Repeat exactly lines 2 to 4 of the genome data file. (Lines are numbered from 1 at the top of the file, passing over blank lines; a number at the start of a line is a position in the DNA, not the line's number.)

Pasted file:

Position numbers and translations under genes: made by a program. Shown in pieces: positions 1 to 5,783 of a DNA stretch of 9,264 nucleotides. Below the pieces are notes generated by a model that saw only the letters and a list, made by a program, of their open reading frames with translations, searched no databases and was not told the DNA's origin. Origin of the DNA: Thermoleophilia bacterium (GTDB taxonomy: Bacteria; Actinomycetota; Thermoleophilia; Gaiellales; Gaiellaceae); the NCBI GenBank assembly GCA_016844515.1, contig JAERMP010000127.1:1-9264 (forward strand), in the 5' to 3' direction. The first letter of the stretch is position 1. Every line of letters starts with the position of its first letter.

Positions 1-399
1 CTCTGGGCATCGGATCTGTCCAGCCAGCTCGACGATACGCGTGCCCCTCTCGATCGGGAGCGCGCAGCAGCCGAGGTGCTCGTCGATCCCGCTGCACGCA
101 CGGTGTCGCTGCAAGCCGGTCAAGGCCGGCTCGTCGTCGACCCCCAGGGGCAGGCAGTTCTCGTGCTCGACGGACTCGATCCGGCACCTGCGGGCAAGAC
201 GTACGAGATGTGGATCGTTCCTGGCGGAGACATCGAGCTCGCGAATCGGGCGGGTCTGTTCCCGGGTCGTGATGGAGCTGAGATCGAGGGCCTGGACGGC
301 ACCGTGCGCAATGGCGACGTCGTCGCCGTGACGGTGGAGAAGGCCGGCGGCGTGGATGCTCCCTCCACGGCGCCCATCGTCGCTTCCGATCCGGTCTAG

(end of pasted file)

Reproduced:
Positions 1-399
1 CTCTGGGCATCGGATCTGTCCAGCCAGCTCGACGATACGCGTGCCCCTCTCGATCGGGAGCGCGCAGCAGCCGAGGTGCTCGTCGATCCCGCTGCACGCA
101 CGGTGTCGCTGCAAGCCGGTCAAGGCCGGCTCGTCGTCGACCCCCAGGGGCAGGCAGTTCTCGTGCTCGACGGACTCGATCCGGCACCTGCGGGCAAGAC